This is Ettore Sottsass's Ashoka that he designed for Memphis in 1981. It is still available!
But some have never stopped being available. In a sense, this does not work to their advantage, because there is no big publicity splash surrounding their reappearance.
So let's make a big splash here for possibly the most significant collection in this category: Memphis!
and Matteo Thun (his Santa Fe):
They spent the night discussing the need for a new creative approach to design. They decided to form a design collective which they immediately christened Memphis, because they had been playing over and over in the background Bob Dylan's Stuck Inside of Mobile with the Memphis Blues Again.
I cannot conceive of a style of FF&E less likely to be specified at the moment. They are colourful; have mismatched -- often plastic -- surfaces; they are usually not symmetrical, they have content and meaning, referring as they do to art deco (Bay by Ettore Sottsass):
fifities Dan Dare space fantasies (Peter Shire's Cahuenga):
jolly space creatures -- Martians? ( Martine Bedin's Terminus)
and fun animals (Ettore Sottsass' famous Tahiti):
The effect was hugely liberating: they could design what they wanted -- any shape, any material, any reference. And the result was works of great interest, wit and originality.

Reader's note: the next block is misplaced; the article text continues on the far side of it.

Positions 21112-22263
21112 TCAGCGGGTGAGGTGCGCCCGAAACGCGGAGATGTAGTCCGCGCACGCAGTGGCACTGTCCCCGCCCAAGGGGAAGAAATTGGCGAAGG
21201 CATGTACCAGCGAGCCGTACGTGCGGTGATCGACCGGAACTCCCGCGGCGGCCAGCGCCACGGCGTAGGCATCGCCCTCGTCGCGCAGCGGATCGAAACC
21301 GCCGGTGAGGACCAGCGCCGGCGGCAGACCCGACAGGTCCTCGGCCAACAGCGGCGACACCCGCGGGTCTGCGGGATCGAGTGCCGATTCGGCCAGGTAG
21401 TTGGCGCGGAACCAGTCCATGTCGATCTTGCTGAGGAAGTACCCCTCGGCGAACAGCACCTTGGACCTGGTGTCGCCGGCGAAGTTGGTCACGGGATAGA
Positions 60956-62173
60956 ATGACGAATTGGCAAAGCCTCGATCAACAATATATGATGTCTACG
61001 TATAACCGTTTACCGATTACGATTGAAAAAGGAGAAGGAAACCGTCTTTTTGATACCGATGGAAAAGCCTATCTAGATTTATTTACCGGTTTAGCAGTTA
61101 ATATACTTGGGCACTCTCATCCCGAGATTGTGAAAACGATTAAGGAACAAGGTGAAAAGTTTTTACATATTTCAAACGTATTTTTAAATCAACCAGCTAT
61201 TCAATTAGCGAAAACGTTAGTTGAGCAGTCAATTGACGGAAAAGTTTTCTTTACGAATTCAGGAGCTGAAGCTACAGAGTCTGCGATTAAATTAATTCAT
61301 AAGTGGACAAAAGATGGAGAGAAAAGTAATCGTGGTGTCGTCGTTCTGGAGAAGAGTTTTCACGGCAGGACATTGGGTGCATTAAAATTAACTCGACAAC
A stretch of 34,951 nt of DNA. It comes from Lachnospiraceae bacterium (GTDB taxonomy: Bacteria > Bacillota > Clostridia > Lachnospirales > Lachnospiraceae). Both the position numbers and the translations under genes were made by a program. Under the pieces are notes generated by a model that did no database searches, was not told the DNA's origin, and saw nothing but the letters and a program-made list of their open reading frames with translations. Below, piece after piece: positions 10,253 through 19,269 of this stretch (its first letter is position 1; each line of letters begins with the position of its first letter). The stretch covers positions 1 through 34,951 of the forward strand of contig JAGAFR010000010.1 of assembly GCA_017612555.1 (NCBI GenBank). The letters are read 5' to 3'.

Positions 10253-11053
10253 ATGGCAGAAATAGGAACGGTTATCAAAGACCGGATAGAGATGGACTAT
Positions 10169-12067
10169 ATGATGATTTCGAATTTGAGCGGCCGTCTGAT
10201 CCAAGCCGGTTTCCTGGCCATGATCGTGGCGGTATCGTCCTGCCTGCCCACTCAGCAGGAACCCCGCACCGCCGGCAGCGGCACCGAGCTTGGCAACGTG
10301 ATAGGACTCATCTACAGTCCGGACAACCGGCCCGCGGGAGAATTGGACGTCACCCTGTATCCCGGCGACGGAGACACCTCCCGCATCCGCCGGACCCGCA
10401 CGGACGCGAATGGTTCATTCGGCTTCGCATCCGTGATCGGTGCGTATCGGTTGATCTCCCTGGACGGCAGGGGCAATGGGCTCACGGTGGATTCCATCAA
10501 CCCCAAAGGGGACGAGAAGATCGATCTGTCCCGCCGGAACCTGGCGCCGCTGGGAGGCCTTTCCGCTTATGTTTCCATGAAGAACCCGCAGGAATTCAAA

From the lighting collection, nothing sums up better how innovative designs could be as a result of this freedom than Peter Shire's Laurel of 1985:
If you must use a fluorescent lamp, at least ensure that it has a separate ballast (the four used here do) and create something which is fun, joyous. Compare this to any other light that uses fluorescent lamps: are they as life-enhancing as this?! (From some angles it looks abstract, from others it looks like a bird.)
So, yes, you'd have to be courageous to specify items by Memphis at the moment, but supposing you have a client who wants intelligent, fun pieces (treat them as sculptures)...
...and/or a client who is design-aware and who therefore realizes the importance of these pieces. They may have attended the 2007 Ettore Sottsass exhibition at tthe Design Museum , for example, where they have seversal Memphis pieces in the permanent collection, including Gerard Taylor's Piccadilly:
Of course, the Memphis collection is not just lighting! All the classics are there, including Sottsass's Carlton room divider:
and this chair, Bel Air by Peter Shire:
Note that we have focussed in this post on the Memphis 1981-88 collection, but the descendants, as it were, have continued to design great things since.
Given the fame and importance of this collection, and the very high values that these pieces can now achieve at auction, there are inevitably many fakes around. Memphis therefore offer a service that will confirm authenticity (or not). Details here.
You are really excited about Memphis now, right? You want some, don't you? Well, that's just great, because here are Memphis gift ideas;
I really want one of those ties. Hint hint.